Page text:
Lypsinka’s lips are together and her teeth are apart. And she is ready for battle in the Clash of the Divas.
Be warned, theatergoers! One “legend” faces another “legend,” locked in mortal combat and together with wigs ready and heels out and claws sharpened as only two aging Broadway legends out to humble the other can be.
It is, in fact, the return of “LEGENDS,” the show shadowed by the curse of having twice tried for Broadway and twice having fallen short, failing once in the early 1980s with Mary Martin and Carol Channing in the starring roles, and later again flopping with Joan Collins (TV’s “Dynasty” diva).
Now “LEGENDS” is back — the show that pits two aging Broadway stars battling it out on stage in this hilarious comedy as they seek to revive their respective fading careers at the other’s expense.
It is itself revived in a brand new adaptation for another crack at success, at the Studio Theatre. Now for a third time “ready for its close-up,” it is being brought back to life by American drag artist John Epperson.
“I am very eager for the public to see this new version,” Epperson told the Blade on the eve of previews, which began in the Metheny Theatre June 16. The official opening is set for 2:30 p.m. and 7:30 p.m. on Sunday June 20, running through July 4.
Epperson is himself a legend in the persona of lip-synching Lypsinka. But this time Epperson is an actor, not a “drag artist” (a term he prefers to “drag queen”) as he plays one of the legends.
Meanwhile, in this play directed by Kirk Jackson, Epperson is credited with being the editor of the work of its original author James Kirkwood, who in 1989 wrote a book about why the show bombed, “Diary of a Mad Playwright.” But Epperson is really now more co-author than editor.
“I felt there was a way to capitalize on the notoriety of this play, and that’s what we’re trying to do here. This production is not the same text,” he declared, adding that “yes, it’s the same play with the same structure, but now it’s only one act, running 90 minutes, a shorter evening at the theater.”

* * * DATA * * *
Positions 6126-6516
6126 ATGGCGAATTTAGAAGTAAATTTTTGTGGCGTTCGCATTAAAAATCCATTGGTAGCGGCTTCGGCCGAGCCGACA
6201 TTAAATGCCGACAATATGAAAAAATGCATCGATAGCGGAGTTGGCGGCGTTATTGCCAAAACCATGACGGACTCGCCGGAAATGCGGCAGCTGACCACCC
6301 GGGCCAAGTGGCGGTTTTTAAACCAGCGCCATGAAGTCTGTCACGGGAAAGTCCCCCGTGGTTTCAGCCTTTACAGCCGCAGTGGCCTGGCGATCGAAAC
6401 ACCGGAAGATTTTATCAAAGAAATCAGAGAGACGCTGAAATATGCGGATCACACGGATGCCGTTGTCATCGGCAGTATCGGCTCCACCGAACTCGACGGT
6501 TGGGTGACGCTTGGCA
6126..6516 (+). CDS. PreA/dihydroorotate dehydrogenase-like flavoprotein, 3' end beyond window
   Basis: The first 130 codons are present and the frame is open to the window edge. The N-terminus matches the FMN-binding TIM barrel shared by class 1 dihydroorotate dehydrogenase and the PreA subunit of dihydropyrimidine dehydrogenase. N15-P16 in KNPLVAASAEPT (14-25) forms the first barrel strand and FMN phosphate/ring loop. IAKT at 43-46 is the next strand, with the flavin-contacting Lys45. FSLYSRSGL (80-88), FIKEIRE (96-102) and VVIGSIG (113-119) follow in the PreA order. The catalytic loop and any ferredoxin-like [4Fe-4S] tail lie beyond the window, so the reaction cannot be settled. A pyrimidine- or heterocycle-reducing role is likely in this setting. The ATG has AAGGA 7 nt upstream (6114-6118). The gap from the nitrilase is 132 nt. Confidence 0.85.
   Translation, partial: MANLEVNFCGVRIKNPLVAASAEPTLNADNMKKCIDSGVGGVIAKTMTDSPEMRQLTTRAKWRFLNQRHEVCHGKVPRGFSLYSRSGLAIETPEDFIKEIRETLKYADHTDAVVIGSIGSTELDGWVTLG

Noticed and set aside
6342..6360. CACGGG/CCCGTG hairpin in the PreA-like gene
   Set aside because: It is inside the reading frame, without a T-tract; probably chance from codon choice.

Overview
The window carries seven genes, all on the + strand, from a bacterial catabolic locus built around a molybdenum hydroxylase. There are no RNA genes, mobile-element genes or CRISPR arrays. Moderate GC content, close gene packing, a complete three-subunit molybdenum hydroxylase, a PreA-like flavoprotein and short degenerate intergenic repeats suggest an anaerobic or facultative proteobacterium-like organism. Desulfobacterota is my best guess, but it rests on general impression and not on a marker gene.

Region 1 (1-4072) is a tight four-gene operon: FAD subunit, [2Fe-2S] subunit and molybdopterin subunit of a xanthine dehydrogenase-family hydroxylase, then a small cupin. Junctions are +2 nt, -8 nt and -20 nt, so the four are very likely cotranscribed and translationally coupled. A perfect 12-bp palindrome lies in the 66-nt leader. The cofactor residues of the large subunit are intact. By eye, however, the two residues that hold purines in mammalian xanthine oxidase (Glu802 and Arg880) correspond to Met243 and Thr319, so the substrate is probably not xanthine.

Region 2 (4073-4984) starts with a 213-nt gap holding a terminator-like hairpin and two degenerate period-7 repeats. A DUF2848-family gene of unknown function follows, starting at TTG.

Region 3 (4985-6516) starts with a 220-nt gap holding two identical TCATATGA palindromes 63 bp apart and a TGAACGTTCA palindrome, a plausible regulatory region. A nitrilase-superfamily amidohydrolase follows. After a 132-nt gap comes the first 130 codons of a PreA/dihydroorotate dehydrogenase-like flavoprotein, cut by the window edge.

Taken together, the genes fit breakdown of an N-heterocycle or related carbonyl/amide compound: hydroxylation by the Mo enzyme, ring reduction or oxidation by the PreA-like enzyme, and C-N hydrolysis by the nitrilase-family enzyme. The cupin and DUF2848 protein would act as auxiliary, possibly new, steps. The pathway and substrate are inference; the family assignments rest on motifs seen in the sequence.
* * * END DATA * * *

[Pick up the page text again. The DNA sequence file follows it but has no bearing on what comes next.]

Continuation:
The show, he said, includes some new musical numbers, while others have been deleted, and a character has been cut.
“Now their careers peaked in the 1960s, instead of the 1940s,” said Epperson, speaking of his role as the faded but fabulous diva Leatrice Monsee and co-star James Lecesne as Leatrice’s nemesis, Sylvia Glenn.
Lecesne is best known for his solo performance “Word of Mouth,” produced by Mike Nichols and Elaine May and directed by “Vagina Monologues” doyenne Eve Ensler. He is also an Academy Award winner for his short documentary film “Trevor.”
According to Epperson, “the play was not successful originally in the ‘politically correct’ 1980s partly because there were some people who thought they saw racism in the play in the role of the black housekeeper,” but Epperson has now completely rewritten that part to strengthen the character.
“I made her role bigger, so to me the show is not about two legends, it’s about three.” The multi-talented Roz White, seen locally in the past at Arena Stage for “Blues in the Night” and at Metro Stage in Alexandria in “Cool Papa’s Party,” plays the maid Aretha.
Born in Hazlehurst, Miss., in 1955, Epperson is himself a playwright as well as pianist and vocalist, who says he knew he was gay from very early in what he says was not a gay-friendly place to grow up. “But I didn’t have real sex with a man until after college.”
“Why do little gay boys love entertainment?” he asked. “I don’t know the answer, “We’re not taught it specifically, we just figure it out on our own.”
Raised a Methodist, after high school, he enrolled at Belhaven College, a small Presbyterian institution in Jackson, Miss., and while there he went to a local gay bar and for the first time saw drag performers doing lip-synching acts. In an earlier interview he called that experience “totally frightening because I saw myself up on stage” and knew that drag performers would be subject to great social ostracism. As a result, he stopped going to gay bars for a year.
But in 1978, after a stint playing piano in Colorado, he moved to New York City where he became a rehearsal pianist for the American Ballet Theatre and despite his earlier misgivings he began doing drag performances at several city clubs. Later he would star in two drag pieces, one of them “Ballet of the Dolls” in 1988, a send-up of Jacqueline Susann’s novel “Valley of the Dolls,” before launching his character Lypsinka later that year as a late-night addition to the bill of Charles Busch’s notorious “Vampire Lesbians of Sodom” at the Provincetown Playhouse in New York.
Later shows as Lypsinka followed and in 2002 Lypsinka made her first appearance at Studio Theatre for which he won the Helen Hayes Award for Outstanding Non-Resident Production, and in 2004 and again in 2006 as Lypsinka he returned to the Studio, the last time portraying actress Joan Crawford in “The Passion of the Crawford.”
June 16 – July 4
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